In the spirit of conversation, and as (full disclosure) a cautious partisan of the naïve reading of It’s a Wonderful Life, I do have a couple of parting thoughts. The first is that while Johnston says that George Bailey’s identity—like all identities—is “both contingent and constructed,” he also draws a perhaps-too-neat separation between “imperatives that flow through him” (like the desire to leave Bedford Falls) and “elements effectively pressed upon him,” like “his sense of duty and responsibility to others and the community” (51-3). Johnston makes a convincing case that the action of the film supports this separation, but, as he also notes, we’re shown merely snippets of George Bailey’s life, not the whole story. What if these competing aspects of George’s identity are equally powerful imperatives? Would we then have reason to believe that he’d be any happier had he walked the road not taken?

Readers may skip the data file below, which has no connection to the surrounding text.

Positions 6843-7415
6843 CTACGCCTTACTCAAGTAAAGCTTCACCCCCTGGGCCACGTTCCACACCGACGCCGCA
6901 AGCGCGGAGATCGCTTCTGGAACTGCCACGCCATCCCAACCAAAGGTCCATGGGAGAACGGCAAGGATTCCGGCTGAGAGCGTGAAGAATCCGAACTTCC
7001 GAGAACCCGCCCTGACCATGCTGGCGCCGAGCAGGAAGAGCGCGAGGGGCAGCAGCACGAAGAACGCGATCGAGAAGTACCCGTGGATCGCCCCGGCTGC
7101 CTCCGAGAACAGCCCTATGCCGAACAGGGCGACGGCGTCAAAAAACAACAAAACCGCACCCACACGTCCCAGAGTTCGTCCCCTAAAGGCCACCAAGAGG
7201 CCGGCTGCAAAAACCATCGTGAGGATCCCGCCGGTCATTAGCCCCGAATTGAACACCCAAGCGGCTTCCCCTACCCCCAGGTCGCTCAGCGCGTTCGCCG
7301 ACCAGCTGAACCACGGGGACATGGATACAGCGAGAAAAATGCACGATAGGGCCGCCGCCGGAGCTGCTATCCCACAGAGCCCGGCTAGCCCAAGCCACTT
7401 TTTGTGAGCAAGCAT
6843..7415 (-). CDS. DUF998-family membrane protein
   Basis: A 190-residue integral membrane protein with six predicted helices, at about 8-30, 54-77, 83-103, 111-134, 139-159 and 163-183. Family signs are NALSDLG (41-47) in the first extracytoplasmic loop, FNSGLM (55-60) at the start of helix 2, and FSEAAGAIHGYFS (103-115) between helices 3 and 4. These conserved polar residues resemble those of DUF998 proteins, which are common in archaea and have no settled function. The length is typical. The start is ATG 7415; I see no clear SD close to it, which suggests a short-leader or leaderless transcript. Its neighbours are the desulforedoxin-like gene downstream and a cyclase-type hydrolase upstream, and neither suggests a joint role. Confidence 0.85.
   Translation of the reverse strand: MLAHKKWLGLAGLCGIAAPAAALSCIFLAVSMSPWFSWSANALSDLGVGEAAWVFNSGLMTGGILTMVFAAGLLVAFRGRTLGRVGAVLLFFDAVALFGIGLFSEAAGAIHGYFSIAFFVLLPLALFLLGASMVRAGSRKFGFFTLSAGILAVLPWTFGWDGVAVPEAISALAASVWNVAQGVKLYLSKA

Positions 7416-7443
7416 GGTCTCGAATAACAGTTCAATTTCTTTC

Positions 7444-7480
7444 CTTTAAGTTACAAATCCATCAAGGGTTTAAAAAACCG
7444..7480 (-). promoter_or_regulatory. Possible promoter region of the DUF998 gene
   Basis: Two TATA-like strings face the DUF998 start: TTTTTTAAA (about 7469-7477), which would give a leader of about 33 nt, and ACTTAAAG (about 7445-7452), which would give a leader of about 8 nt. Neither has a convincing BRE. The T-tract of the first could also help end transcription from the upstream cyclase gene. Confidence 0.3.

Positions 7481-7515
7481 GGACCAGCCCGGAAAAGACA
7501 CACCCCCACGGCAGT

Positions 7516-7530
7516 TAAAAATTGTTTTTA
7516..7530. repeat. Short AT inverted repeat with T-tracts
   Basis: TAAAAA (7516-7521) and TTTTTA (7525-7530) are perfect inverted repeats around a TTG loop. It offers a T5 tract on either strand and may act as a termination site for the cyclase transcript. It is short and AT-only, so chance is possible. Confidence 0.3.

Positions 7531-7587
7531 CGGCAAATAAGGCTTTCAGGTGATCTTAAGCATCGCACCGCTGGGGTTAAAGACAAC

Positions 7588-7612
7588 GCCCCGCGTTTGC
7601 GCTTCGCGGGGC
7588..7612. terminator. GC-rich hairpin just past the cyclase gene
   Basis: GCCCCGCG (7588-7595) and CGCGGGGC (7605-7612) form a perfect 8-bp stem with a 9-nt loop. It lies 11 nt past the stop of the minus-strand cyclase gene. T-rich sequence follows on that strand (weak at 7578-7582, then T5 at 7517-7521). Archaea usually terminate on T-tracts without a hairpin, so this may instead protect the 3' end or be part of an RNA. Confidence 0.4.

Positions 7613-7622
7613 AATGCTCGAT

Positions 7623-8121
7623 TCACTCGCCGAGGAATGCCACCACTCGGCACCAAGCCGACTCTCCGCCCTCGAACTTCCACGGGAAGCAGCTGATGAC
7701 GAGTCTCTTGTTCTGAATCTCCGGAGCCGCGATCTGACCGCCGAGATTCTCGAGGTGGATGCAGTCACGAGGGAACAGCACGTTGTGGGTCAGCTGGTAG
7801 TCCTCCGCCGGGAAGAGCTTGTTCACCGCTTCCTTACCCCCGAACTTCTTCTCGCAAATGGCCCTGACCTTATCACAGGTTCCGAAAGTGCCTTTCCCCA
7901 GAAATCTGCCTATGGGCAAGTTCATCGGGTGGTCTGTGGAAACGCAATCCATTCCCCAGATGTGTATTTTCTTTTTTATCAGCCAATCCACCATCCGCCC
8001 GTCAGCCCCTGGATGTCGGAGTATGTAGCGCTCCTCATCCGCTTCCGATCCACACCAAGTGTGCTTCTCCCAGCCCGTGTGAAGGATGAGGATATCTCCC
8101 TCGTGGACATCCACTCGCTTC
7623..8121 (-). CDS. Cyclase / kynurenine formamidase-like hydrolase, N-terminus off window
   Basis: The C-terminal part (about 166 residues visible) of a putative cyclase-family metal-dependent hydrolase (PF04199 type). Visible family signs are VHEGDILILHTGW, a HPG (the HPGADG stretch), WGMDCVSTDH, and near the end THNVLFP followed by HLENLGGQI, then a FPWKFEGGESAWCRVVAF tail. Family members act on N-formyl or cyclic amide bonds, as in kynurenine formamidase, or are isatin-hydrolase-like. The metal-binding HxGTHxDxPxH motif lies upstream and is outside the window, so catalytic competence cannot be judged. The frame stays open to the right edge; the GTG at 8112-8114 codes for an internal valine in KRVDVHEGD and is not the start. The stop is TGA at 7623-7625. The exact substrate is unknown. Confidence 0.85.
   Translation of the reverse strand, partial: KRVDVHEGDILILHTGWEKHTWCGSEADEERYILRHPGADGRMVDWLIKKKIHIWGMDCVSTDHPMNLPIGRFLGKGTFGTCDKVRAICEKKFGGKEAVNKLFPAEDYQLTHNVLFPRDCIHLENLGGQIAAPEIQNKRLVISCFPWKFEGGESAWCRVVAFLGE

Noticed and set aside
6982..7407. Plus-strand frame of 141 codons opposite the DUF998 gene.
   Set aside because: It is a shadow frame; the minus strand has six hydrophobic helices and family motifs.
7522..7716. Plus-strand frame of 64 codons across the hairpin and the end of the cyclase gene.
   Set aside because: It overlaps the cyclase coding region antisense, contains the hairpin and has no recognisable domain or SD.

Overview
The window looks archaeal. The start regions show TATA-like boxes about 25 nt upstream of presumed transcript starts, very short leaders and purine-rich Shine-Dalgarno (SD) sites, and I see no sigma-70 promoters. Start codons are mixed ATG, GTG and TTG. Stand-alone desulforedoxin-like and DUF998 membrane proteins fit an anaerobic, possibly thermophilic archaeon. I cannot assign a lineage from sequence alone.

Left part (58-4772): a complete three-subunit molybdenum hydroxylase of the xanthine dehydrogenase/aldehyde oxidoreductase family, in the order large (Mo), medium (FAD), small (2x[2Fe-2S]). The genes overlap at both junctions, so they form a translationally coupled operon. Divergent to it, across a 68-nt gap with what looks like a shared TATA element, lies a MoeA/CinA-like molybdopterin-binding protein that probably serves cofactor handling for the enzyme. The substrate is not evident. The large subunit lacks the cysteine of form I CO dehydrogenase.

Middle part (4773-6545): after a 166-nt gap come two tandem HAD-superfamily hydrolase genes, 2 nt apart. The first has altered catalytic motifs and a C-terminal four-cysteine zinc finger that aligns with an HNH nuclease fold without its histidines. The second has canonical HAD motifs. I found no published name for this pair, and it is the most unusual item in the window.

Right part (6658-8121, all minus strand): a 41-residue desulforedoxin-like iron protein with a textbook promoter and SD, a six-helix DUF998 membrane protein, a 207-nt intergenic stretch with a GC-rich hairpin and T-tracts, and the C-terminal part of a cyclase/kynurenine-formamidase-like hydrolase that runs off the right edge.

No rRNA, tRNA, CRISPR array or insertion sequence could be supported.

Another thought: What if the road not taken isn’t really a road at all? Johnston mentions the Machiavellian insight that “fortune can strike anywhere, anytime,” but what about Machiavelli’s advice, given the capriciousness of fortune, that we adjust ourselves to accommodate the fickle winds of fate (73)? A lot of people have grand ambitions, and the vast, vast majority of them will end up leading “normal, ordinary” lives. The world is full of George Baileys, men and women with big dreams and small realities. Not because their spouses and neighbors conspire to entrap them, but rather because, as Johnston says, “the universe is indifferent,” and this indifference tends to impede rather than facilitate grand undertakings (58). On this reading, the hard moral of It’s a Wonderful Life is that most folks will end up like George Bailey—living inconsequential lives under an indifferent sky—and in order to continue to live, it’s necessary to decide (not recognize, but decide) that such a life is, in fact, wonderful.